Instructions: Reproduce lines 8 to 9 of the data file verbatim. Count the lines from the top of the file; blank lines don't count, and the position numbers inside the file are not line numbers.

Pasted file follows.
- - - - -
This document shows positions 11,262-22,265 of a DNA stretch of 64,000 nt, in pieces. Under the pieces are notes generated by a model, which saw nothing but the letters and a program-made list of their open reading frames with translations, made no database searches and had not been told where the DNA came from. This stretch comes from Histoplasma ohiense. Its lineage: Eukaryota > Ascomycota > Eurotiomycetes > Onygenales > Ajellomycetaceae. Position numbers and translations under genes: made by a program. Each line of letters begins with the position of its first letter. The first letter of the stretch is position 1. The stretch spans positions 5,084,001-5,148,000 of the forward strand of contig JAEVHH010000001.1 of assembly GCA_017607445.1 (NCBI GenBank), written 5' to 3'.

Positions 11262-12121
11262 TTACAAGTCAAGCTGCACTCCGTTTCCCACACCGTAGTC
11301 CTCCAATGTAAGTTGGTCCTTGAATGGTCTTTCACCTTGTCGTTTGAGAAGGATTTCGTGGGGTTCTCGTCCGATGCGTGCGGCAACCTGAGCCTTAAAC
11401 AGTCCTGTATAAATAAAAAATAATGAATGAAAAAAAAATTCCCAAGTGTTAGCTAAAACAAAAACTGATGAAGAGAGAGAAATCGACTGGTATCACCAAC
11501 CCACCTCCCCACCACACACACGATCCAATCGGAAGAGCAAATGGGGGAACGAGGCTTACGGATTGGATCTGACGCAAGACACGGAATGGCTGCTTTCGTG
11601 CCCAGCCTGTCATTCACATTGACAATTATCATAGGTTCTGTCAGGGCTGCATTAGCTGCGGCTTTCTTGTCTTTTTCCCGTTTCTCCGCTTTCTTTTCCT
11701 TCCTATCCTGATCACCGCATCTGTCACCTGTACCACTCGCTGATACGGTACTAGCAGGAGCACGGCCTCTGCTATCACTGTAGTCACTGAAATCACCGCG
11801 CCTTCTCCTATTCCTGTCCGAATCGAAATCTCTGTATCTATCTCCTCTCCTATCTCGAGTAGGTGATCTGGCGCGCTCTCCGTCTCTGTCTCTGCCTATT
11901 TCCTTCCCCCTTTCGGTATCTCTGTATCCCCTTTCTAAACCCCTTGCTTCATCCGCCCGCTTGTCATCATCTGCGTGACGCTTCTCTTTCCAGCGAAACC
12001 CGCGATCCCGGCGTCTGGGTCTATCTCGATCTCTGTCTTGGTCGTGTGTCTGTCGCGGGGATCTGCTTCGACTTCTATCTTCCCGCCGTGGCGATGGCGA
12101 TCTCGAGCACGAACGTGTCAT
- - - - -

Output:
11701 TCCTATCCTGATCACCGCATCTGTCACCTGTACCACTCGCTGATACGGTACTAGCAGGAGCACGGCCTCTGCTATCACTGTAGTCACTGAAATCACCGCG
11801 CCTTCTCCTATTCCTGTCCGAATCGAAATCTCTGTATCTATCTCCTCTCCTATCTCGAGTAGGTGATCTGGCGCGCTCTCCGTCTCTGTCTCTGCCTATT